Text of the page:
We know that the ASP.NET MVC Framework is smart enough to
translate our FirstName TextBox into the firstName string parameter in our
controller action. This is some very powerful stuff that has been added into
the framework. This gets better though because the framework also allows for
full object mapping using model binders. This will take the individual
parameters and construct a full data model object based on the data.
In our example, we have the values required for a User
object. Since this object does not yet exist, we will need to create it. So to
start off this section of the article, we will create a basic class which we
will use to model the data.
Listing 6: Simple User data model object
public ActionResult DisplayUserData3(User user)
ViewData["FirstName"] = user.FirstName;
ViewData["MiddleName"] = user.MiddleName;
ViewData["LastName"] = user.LastName;
Using the model binder allows us to skip the step of
assigning the parameters to our data object. Most of the time we want to work
with more advanced objects than the primitive types often passed by the simple
form controls. Also, the User object is very nice to just obtain. If our user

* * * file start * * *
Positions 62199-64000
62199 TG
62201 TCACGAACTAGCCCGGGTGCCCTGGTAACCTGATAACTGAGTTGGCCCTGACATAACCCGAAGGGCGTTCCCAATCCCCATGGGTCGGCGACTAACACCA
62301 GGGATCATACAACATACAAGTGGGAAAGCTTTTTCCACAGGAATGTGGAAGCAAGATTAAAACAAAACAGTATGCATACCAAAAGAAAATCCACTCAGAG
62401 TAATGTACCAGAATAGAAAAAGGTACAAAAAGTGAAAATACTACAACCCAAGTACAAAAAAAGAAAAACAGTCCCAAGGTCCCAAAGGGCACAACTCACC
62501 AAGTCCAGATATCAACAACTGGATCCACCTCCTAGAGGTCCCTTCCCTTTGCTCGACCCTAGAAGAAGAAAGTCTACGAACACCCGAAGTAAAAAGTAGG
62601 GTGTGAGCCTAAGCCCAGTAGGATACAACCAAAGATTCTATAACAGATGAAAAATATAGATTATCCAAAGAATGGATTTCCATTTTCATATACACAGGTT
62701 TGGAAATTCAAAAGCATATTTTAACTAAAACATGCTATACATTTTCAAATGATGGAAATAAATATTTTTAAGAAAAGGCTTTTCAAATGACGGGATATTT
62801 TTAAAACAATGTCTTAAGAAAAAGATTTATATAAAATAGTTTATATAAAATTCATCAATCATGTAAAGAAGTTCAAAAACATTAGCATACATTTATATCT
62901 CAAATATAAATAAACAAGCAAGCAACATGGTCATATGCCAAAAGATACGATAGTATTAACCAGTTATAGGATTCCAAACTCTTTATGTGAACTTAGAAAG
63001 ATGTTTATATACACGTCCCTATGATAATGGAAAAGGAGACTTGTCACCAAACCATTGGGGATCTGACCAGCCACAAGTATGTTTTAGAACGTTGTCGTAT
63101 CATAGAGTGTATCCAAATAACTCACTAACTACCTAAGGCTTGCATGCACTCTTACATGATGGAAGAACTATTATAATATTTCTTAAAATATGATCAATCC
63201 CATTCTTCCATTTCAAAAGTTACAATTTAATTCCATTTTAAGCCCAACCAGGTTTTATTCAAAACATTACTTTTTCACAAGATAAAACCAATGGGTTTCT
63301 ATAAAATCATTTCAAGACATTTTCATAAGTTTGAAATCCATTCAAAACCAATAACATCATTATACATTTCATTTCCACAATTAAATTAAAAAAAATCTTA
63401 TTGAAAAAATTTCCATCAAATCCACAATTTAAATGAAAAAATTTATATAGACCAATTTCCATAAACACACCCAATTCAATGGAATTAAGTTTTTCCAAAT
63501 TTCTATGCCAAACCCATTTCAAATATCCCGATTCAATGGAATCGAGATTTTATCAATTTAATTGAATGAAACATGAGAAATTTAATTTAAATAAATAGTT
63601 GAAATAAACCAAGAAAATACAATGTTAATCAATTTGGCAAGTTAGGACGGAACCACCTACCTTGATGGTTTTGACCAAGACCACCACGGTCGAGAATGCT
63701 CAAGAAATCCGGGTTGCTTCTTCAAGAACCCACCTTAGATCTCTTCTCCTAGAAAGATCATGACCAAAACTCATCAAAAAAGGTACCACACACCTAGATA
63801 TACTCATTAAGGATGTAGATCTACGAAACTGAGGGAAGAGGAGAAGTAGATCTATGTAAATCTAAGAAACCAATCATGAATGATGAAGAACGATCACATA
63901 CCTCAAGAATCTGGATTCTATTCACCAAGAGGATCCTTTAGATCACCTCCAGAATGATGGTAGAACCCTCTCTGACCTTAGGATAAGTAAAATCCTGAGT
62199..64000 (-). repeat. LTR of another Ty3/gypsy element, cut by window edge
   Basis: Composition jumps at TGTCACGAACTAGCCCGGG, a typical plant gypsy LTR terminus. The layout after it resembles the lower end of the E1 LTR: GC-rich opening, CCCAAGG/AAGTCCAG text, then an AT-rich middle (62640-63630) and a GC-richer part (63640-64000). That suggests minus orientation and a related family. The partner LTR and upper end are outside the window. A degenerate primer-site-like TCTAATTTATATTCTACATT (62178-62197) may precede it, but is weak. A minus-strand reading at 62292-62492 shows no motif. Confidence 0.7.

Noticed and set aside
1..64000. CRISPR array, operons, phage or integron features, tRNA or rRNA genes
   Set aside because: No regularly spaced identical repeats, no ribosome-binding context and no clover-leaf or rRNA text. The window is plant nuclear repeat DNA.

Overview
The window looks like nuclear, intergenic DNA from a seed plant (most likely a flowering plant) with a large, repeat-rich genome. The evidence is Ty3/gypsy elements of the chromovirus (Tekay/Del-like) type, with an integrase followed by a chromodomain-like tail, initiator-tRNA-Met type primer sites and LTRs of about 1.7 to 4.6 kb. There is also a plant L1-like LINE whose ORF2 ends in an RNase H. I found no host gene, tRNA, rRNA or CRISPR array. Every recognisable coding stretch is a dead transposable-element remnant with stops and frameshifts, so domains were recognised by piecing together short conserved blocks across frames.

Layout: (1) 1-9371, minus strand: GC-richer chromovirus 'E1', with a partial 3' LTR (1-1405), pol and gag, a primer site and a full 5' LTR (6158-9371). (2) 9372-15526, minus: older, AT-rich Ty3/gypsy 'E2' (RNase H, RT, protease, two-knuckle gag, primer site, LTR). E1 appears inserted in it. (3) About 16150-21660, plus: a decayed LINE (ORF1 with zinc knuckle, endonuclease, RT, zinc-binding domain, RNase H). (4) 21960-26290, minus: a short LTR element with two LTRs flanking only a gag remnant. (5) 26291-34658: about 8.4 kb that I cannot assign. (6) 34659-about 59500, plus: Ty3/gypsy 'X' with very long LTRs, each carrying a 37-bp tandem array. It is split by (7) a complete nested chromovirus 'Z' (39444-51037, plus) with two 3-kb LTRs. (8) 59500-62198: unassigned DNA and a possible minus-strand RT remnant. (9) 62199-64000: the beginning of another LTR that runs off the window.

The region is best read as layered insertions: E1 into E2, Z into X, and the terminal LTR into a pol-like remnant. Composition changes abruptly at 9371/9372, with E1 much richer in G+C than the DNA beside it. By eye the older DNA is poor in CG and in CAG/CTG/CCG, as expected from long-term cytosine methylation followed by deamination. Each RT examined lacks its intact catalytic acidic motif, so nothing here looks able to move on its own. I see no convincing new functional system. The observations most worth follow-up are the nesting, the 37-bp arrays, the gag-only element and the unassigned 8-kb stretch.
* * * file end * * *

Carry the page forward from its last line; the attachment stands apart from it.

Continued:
object had more properties associated with it, we would be quite glad to have
the one parameter as opposed to having half a dozen parameters to deal with in
our controller action.
It is possible to create custom model binders to deal with
more complex situations than this one. In fact one of the most powerful assets
available to the savvy ASP.NET MVC developer is the ability to customize the
framework to suit specific needs. There are interfaces to implement and base
classes to inherit which allow for a great deal of customization. This comes in
handy when using inversion of control to invert the dependencies of your code,
which is very common when working with controllers in ASP.NET MVC.
Once we execute the code using this action in our HTML form,
we receive the same result we did before. We obtain the same view of the data,
which shows us that these methods are fairly interchangeable. There are
circumstances for each.
Figure 9: Display view with model bound data